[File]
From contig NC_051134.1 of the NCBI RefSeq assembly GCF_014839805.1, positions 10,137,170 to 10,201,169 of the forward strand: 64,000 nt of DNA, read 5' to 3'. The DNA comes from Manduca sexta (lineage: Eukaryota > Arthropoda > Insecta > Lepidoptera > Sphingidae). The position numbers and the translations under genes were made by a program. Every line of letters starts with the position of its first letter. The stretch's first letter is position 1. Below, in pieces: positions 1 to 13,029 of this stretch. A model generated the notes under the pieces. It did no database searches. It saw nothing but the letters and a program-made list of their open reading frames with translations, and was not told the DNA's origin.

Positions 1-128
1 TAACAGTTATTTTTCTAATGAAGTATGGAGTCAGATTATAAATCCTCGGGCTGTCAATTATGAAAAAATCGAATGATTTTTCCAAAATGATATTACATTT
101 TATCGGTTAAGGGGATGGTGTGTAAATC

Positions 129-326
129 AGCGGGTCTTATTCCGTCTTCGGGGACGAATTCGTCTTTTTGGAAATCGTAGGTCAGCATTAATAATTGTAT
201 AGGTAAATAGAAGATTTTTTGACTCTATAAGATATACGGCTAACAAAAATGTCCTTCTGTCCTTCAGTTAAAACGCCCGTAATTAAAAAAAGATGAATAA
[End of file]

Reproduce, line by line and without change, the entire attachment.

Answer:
From contig NC_051134.1 of the NCBI RefSeq assembly GCF_014839805.1, positions 10,137,170 to 10,201,169 of the forward strand: 64,000 nt of DNA, read 5' to 3'. The DNA comes from Manduca sexta (lineage: Eukaryota > Arthropoda > Insecta > Lepidoptera > Sphingidae). The position numbers and the translations under genes were made by a program. Every line of letters starts with the position of its first letter. The stretch's first letter is position 1. Below, in pieces: positions 1 to 13,029 of this stretch. A model generated the notes under the pieces. It did no database searches. It saw nothing but the letters and a program-made list of their open reading frames with translations, and was not told the DNA's origin.

Positions 1-128
1 TAACAGTTATTTTTCTAATGAAGTATGGAGTCAGATTATAAATCCTCGGGCTGTCAATTATGAAAAAATCGAATGATTTTTCCAAAATGATATTACATTT
101 TATCGGTTAAGGGGATGGTGTGTAAATC

Positions 129-326
129 AGCGGGTCTTATTCCGTCTTCGGGGACGAATTCGTCTTTTTGGAAATCGTAGGTCAGCATTAATAATTGTAT
201 AGGTAAATAGAAGATTTTTTGACTCTATAAGATATACGGCTAACAAAAATGTCCTTCTGTCCTTCAGTTAAAACGCCCGTAATTAAAAAAAGATGAATAA